Austria’s Freedom Party, fresh to government, vows to fight anti-Russian sanctions
Strache listed the lifting of the sanctions the EU imposed against Russia among other goals his party would like to achieve as part of the newly formed Austrian government, adding that it would defend its position at the EU level as well. “Yes, we would like these sanctions to be lifted,” he said, speaking to journalists at a joint press conference with the future Chancellor, leader of the conservative Austrian People’s Party (OVP), Sebastian Kurz.
The FPO leader also said that his party could potentially act as a mediator between Europe and Russia and help the two sides find a solution that would serve the interests of both. He pointed out that the FPO would “seek a solution in the interests of Europe” that would allow “Europe and Russia to come together once again.”
Strache said he would seek allies among other European political forces to secure a majority support for lifting the sanctions. He admitted, however, that should such a majority fail to coalesce, his party would follow “the common European position as required under the principle of democracy.”
Kurz, on the other hand, said that even with the FPO in government, Austria’s policy on the anti-Russian sanctions would not change.
The FPO officially joined Austria’s new coalition government on Friday after it struck an agreement with the OVP following its resounding success in the recent parliamentary elections in October. It came third with 26 percent of the vote, less than one percentage point behind the second-placed Social Democrats.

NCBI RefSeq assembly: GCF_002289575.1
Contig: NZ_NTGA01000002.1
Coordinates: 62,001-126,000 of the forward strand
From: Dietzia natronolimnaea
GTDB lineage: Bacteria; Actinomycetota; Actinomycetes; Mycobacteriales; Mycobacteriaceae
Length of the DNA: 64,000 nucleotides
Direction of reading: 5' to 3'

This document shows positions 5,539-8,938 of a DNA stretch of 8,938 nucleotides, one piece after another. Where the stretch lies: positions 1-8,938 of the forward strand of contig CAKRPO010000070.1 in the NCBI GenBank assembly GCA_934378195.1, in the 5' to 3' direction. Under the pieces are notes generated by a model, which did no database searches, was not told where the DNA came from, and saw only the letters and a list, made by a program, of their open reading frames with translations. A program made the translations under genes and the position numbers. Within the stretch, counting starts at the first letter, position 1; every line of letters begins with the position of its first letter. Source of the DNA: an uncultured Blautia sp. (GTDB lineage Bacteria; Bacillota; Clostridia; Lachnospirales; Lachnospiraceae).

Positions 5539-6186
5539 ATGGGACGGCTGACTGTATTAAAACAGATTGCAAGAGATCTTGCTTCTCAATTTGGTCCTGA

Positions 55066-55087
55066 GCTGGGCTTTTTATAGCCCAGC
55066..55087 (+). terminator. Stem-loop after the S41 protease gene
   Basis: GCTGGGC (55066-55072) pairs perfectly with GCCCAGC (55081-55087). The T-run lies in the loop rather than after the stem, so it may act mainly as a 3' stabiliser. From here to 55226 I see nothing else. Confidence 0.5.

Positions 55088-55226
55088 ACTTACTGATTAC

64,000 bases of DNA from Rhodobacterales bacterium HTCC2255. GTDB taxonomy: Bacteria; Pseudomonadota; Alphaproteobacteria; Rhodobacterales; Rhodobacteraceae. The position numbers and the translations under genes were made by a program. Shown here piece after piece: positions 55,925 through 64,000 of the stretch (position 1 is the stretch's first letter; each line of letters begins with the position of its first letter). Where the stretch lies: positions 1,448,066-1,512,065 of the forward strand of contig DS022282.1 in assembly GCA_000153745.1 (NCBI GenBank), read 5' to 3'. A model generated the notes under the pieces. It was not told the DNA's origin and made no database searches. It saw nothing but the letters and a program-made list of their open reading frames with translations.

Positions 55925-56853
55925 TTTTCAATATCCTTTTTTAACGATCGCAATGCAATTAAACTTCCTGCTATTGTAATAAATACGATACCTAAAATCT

The FPO, which returned to government after more than a decade's absence, is known for its hardline anti-immigrant stance that helped it to gain public support amid a massive inflow of refugees fleeing war and persecution to the Alpine nation in the recent years.
However, the FPO and its leader also repeatedly expressed their discontent with the EU sanctions policy towards Russia and called for the lifting of sanctions. Back in 2015, Strache drew attention to the fact that the Austrian economy suffered losses amounting to about €1 billion just over a year since the initial EU sanctions were imposed.
“It is not Russia that has been an aggressor over the recent decades,” he said at that time, as cited by Die Presse. It was not Russia that expanded its “sphere of influence” to the EU borders, he added, implying that it was NATO that crept closer the Russian borders.
Strache as well as other FPO members repeatedly visited Moscow in recent years. In December 2016, the FPO signed a memorandum of understanding with the ruling Russian party, United Russia.